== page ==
@wim I saw one a bit like that the other day: 19 questions, 5 answers, with 4 of those answers self-accepts, but to be fair he'd also accepted answers from other people on most of his other questions.
 
@AhmyOhlin Ok, I posted a reply. Thank you for patiently complying with my requests for more information :-) Most people give up after fifteen minutes.
 
@Kevin thank you for your reply and your bonus as well. that is pretty cool
 
wim
@Kevin that might be changing soon
I also have an open bpo about it
 
i try to understand your suggestion
i replace my error with your suggestion . it doesnt work because python program dont join the if statement and this why python doesnt execute the rest-
So i will skip to the bonus
it may do the job :)
 
5:37 PM
You may be replacing the wrong thing. There shouldn't be an if statement anywhere near that loop.
 
@Kevin
 
#check first line of  fieldnames
with open(filename,'r') as myFile:
    reader = csv.DictReader(myFile)
    fieldnames = reader.fieldnames
    print(len(fieldnames), fieldnames)
    myFile.close()

#Compare the values with their  keys (fieldnames)
with open(filename,'a') as outfile:
    writer = csv.DictWriter(outfile, fieldnames)
    row = {}
    for fieldname in fieldnames:
        row[fieldname] = data.get(fieldname, "n/a")
    row["Time "] = Time
    writer.writerow(row)
No ifs.
 
DSM
@Kevin: minor, but if OP is using python 3 you'll want a newline='' added to your open.
 
Anyone looking for a junior level position? My company is hiring. Check it out at accendero.com/#careers
 
wim
It's just kind of sad to see stuff like this ... other members have spent good time to write a good quality answer with diagrams and everything and they don't get acknowledged (my upvote is the only one there)
 
5:38 PM
@wim Yeah it's pretty goofy as-is so I won't shed many tears if they change it.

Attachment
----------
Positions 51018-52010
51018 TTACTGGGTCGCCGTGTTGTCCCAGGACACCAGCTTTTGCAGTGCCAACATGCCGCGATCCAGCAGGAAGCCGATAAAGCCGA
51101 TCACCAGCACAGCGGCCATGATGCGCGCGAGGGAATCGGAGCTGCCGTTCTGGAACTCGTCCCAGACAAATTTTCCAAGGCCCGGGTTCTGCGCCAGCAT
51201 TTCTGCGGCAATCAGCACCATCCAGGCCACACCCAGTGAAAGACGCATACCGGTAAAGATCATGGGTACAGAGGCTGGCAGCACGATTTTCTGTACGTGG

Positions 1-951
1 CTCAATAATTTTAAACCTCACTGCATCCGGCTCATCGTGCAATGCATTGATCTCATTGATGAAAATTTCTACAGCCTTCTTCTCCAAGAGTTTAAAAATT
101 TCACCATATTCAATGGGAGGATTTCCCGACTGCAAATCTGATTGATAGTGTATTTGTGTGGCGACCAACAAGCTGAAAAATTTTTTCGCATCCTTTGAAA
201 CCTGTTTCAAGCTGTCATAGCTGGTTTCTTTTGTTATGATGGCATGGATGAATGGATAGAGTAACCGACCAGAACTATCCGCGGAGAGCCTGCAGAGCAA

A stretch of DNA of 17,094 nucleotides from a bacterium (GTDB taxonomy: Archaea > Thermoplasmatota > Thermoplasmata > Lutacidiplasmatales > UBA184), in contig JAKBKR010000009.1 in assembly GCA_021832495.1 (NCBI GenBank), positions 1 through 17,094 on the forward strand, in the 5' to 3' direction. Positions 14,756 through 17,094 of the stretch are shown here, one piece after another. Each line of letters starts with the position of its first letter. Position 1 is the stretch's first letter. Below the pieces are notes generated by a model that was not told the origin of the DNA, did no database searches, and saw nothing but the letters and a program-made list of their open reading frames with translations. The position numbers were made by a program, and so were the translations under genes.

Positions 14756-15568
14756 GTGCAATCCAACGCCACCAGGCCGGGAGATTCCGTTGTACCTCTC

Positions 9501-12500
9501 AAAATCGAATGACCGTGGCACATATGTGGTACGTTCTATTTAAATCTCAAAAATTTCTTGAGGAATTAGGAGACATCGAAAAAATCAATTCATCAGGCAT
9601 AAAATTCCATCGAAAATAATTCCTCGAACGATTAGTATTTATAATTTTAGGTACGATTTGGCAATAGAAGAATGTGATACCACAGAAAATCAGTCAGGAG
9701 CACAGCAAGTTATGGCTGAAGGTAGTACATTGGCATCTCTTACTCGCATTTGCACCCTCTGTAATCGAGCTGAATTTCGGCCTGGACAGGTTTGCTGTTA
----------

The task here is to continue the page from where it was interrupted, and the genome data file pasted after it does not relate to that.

@DSM I was wondering if there was anything I could do about that extra newline. Cheers.
Not sure which version of Python that OP is using, so I'll make a note in a postscript
 
DSM
You're in excellent company-- I once had to correct a Name on the same thing. :-) In 2 you want binary mode and in 3 you want newline='', so I'd say about half of the opens used with the csv module in Python on SO are technically wrong.
 
i copypasted your code yhich you posted here and i works well. i tested your code by changing the order of the sensorsvalues and i rexecuted the code. the result is that the Order of values is not change it. Thank you so much @Kevin. You are a python-brain. i will confirm your solution as correct. and i hope that i can make your soulution work after the implementations
 
Best of luck :-)
 
There are tons of old CSV answers that are written for Python 2, but which don't open the files in binary mode, so they only work correctly by accident. ;)
 
5:52 PM
Reminds me of the gun-o-tron that Python is represented as in i.stack.imgur.com/E0Qbo.png
 
@kevin
could your please explain me why you implement n/a in this line
row[fieldname] = data.get(fieldname, "n/a")
 
The get method of a dictionary may take one or two arguments. If the second argument is supplied, that is the value that will be provided if the key does not exist in the dict. Example:
>>> d = {1:2}
>>> d.get(1, 99)
2
>>> d.get(23, 99)
99
 
with this line you compare fieldname and values to get the right value. right ?
so what does n/a mean
 
In your code, "n/a" is the value that is inserted into the row if the data doesn't have any value for that column.
 
wim
I always wished for get to be lazy
 
6:02 PM
that means when get mothod doesnt find the argument so it will write automatically n/a ?
 
In other words, it's a shorter way of writing
    for fieldname in fieldnames:
        if fieldname in data:
            row[fieldname] = data[fieldname]
        else:
            row[fieldname] = "n/a"
 
wim
i.e. to be more like: d[k] if k in d else other